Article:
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Norm Macdonald goes from one controversy to another by telling Howard Stern: 'You'd have to have Down syndrome' not to 'feel sorry' for harassment victims

·Editor, Yahoo Entertainment
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Norm Macdonald’s way of handling a controversy appears to be to create a new one.

The comedian experienced swift fallout over his victim-blaming comments to the Hollywood Reporter while defending friends Louis C.K. and Roseanne Barr, leading him to issue an apology. It wasn’t enough for the Tonight Show, which disinvited him from the program just an hour before his appearance on Tuesday. By Wednesday, however, the star of the new Netflix show Norm MacDonald Has a Show had stirred up even more drama on The Howard Stern Show. While discussing the controversy, he said, “You’d have to have Down syndrome to not feel sorry” for victims of harassment.

During the Sirius XM interview, the former Saturday Night Live personality, who is 58, said he “never defended” Barr, who lost her job over racist remarks, or Louis C.K., who was dropped by FX after multiple women accused him of sexual misconduct. “I am completely behind the #MeToo movement,” MacDonald insisted. “You’d have to have Down syndrome to not feel sorry” for the victims of harassment. “#MeToo is what you want for your daughters and you want that to be the future world, of course. And I meet all kinds of women with terrible stories of what’s happened to them. So, I wasn’t talking about the victims. They asked me about Roseanne.” For good measure, he repeated himself: “Down syndrome. That’s my new word.”

Reactions to his latest controversial comments haven’t been kind.

However, some of his fans found it to be a very calculated comment.

During his chat with the shock jock, Macdonald talked about Tonight Show host Jimmy Fallon coming backstage personally to tell him that his invitation had been rescinded. Initially, the plan was to have Macdonald make a statement to smooth things over at the top of the show, but the plan changed. “Jimmy came back in, said, ‘Can I talk to you, buddy?’ He was very broken up about it. He said, ‘I don’t know what to do. It’s just that I have so much pressure. People are crying. Senior producers are crying.’ I said bring them in and let me talk to them. I don’t want to make people cry. Jimmy said, ‘Come back whenever you want, but I think it might hurt the show tonight.’”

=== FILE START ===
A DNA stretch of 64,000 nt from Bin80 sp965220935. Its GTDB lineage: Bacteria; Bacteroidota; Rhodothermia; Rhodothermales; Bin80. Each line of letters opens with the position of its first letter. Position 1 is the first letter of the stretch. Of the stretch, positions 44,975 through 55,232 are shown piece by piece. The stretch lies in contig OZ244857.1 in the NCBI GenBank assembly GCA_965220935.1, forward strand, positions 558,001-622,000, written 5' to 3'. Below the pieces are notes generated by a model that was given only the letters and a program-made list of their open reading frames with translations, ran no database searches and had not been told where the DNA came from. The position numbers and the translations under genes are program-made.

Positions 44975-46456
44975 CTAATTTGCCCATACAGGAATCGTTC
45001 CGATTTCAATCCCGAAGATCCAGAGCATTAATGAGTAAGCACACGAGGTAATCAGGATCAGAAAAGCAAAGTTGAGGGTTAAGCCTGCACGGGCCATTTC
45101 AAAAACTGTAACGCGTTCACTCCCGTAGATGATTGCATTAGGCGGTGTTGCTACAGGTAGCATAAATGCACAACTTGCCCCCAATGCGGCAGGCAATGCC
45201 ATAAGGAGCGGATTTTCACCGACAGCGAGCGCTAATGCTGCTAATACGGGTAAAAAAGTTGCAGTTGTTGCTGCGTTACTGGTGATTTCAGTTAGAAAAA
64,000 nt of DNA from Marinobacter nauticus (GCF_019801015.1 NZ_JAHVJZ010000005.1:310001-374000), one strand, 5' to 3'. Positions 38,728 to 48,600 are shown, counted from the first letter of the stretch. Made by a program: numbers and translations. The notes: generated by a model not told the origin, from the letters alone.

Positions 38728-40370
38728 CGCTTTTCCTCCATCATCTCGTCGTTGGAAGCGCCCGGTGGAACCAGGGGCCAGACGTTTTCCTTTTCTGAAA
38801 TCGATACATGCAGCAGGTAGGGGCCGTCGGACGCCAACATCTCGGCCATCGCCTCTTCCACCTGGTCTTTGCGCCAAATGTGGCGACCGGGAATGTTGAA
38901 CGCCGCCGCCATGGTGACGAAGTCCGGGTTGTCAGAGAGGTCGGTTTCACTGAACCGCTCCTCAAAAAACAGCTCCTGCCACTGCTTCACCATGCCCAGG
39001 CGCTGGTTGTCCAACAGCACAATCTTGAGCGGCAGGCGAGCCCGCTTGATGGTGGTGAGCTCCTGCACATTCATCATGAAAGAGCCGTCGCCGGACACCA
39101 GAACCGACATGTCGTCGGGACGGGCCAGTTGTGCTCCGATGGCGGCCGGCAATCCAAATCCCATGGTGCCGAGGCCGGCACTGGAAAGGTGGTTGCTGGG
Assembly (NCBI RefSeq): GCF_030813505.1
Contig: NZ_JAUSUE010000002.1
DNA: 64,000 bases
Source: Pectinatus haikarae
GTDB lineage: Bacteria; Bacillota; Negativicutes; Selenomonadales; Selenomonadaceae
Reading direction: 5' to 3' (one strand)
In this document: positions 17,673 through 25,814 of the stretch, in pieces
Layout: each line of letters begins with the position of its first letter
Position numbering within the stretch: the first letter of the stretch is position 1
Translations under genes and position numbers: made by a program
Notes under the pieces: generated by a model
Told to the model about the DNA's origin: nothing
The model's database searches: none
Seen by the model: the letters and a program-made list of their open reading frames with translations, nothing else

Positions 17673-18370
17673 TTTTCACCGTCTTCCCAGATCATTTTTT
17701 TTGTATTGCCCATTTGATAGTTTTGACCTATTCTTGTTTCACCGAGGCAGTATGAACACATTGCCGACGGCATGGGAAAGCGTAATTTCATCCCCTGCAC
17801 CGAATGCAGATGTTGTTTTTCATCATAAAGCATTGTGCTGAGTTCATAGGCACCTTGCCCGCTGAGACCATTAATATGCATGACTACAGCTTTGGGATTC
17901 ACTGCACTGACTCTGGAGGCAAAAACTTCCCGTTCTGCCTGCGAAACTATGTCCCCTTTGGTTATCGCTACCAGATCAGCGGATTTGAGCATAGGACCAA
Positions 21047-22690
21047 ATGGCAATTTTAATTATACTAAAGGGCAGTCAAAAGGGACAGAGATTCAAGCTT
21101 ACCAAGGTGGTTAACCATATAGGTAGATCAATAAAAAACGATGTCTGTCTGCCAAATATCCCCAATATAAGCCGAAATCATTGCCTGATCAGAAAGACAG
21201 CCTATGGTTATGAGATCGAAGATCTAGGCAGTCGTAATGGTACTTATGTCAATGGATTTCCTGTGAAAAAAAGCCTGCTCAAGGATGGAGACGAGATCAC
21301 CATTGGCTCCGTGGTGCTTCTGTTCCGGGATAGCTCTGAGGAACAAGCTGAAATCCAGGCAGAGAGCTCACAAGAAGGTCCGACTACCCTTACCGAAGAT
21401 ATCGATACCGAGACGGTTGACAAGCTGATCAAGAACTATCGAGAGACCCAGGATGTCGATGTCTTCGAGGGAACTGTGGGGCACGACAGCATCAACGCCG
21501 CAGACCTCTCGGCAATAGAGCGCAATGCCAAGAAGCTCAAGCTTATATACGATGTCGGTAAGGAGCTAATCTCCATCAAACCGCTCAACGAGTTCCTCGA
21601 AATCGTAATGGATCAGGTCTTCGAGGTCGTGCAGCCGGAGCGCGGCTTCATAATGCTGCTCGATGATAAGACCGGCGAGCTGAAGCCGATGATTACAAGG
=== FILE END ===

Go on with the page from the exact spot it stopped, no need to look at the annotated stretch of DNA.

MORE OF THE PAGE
Macdonald added that he spoke to Netflix content chief Ted Sarandos before he issued his apology Tuesday on Twitter. “He is one of the greatest people to ever come into my life,” he said. “He knows I am a good person. Ted said, ‘We don’t want to hear legalese; write your own thing.’”

In the Hollywood Reporter interview, Macdonald said he was “happy” the #MeToo movement “has slowed down a little bit. It used to be, ‘One hundred women can’t be lying.’ And then it became, ‘One woman can’t lie.’ And that became, ‘I believe all women.’ And then you’re like, ‘What?’ Like, that Chris Hardwick guy I really thought got the blunt end of the stick there.”

He continued: “The model used to be: Admit wrongdoing, show complete contrition, and then we give you a second chance. Now it’s: admit wrongdoing and you’re finished. And so the only way to survive is to deny, deny, deny. That’s not healthy — that there is no forgiveness.”

“I do think that at some point it will end with a completely innocent person of prominence sticking a gun in his head and ending it. That’s my guess. I know a couple of people this has happened to.”
When asked who he was referring to, Macdonald replied, “Well, Louis [C.K.] and Roseanne [Barr] are the two people I know.”

He talked about what he saw happen to Barr, with whom he worked on the Roseanne reboot, and Louis C.K., who are both personal friends of his. “There are very few people that have gone through what they have, losing everything in a day. Of course, people will go, ‘What about the victims?’ But you know what? The victims didn’t have to go through that.”

While talking with Stern, Macdonald said that he shouldn’t “do interviews” anymore — “especially print interviews” — after the Hollywood Reporter debacle. “They ask you questions that maybe you don’t want to answer,” he said. “I’m a f***ing dumb guy. I get confused a lot and s***.”

Perhaps he really should consider an interview ban.

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